In “Cartel” presented for the Festival, Novart, Michel Schweizer interrogates the memory of a body: that of the former ballet star, Jean Guizerix. An homage to dance and transmission.
“Immobility is still dancing.” Jean Guizerix, timeless elegance, pronounces this quotation of Merce Cunningham. On the experimental stage of the Cuvier d’Artigues where Cartel is performed under the aegis of Novart, this former star of the Paris Opera ballet dives into his memories: a work session with Nureyev, the Manhattan studio where he met the master Merce Cunningham. And the impression that these experiences would inspire him forever, and make him what he is: a body of dance memories.
Guizerix explains the importance of marking with one’s hands for understanding movement. At his side, a young soloist, Romain Difazio, listens or copies him in mirror image. Jean Guizerix has seen everything: the glory days at the Opera, contemporary creations and research. Perhaps his on-stage partner is dreaming of the same career: in a dazzling finale, Difazio does a sequence of jumps and turns to techno music and tells us about his unsuccessful auditions: the juries who never tell him flat out no… but not really yes either.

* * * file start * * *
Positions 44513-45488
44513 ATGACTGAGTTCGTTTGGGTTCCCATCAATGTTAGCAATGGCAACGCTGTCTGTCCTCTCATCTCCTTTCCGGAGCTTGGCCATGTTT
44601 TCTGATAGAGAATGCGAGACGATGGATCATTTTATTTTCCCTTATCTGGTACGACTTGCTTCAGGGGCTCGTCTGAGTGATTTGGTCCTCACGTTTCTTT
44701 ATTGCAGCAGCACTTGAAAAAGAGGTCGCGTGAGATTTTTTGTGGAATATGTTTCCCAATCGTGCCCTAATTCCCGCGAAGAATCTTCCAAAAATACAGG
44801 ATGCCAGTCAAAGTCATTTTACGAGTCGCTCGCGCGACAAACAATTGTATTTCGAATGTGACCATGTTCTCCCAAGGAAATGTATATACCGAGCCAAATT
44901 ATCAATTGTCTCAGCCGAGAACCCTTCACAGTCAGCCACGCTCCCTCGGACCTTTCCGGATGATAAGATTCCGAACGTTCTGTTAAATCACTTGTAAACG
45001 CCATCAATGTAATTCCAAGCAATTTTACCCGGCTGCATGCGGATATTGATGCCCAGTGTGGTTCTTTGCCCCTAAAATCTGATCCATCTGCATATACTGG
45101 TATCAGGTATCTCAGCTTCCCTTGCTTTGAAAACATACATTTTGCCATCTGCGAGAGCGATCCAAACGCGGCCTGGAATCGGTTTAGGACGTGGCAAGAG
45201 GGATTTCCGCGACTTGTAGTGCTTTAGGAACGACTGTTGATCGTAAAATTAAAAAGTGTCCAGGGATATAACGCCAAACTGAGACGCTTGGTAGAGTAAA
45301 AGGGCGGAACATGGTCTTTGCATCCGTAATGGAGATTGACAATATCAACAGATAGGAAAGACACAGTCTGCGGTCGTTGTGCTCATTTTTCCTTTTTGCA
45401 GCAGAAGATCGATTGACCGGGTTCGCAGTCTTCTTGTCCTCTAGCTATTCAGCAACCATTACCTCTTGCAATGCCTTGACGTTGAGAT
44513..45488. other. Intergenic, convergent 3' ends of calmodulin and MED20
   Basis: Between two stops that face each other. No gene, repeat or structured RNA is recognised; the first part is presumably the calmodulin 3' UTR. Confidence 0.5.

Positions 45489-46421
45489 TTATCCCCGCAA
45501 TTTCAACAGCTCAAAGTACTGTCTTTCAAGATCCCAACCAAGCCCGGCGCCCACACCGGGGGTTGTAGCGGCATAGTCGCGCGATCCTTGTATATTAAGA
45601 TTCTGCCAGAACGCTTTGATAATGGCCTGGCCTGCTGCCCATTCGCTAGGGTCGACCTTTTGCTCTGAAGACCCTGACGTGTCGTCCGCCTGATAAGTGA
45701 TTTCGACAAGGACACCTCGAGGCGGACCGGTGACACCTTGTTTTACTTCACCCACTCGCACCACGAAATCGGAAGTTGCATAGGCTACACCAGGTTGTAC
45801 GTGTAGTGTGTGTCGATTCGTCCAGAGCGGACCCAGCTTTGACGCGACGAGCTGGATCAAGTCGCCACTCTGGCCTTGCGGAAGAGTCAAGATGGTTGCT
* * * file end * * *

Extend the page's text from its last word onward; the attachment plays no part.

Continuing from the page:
We can easily see what fascinated a creator like Schweizer, who is a staged documentary-fiction enthusiast. After body-builders, dog trainers and teenagers – the very beautiful Fauves –, he fixes his gaze on the virtuosos of classical ballet. “How will these seasoned professionals, whose lives are saturated with the excellence of a particular skill and associated beliefs, know how to find a measure of freedom in a sort of testamentary impulse?” wonders Schweizer. And how does one invite, not a glory of the past, but a free man?
(…) Cartel is a homage to dance of rare power and Jean Guizerix is our idol forever.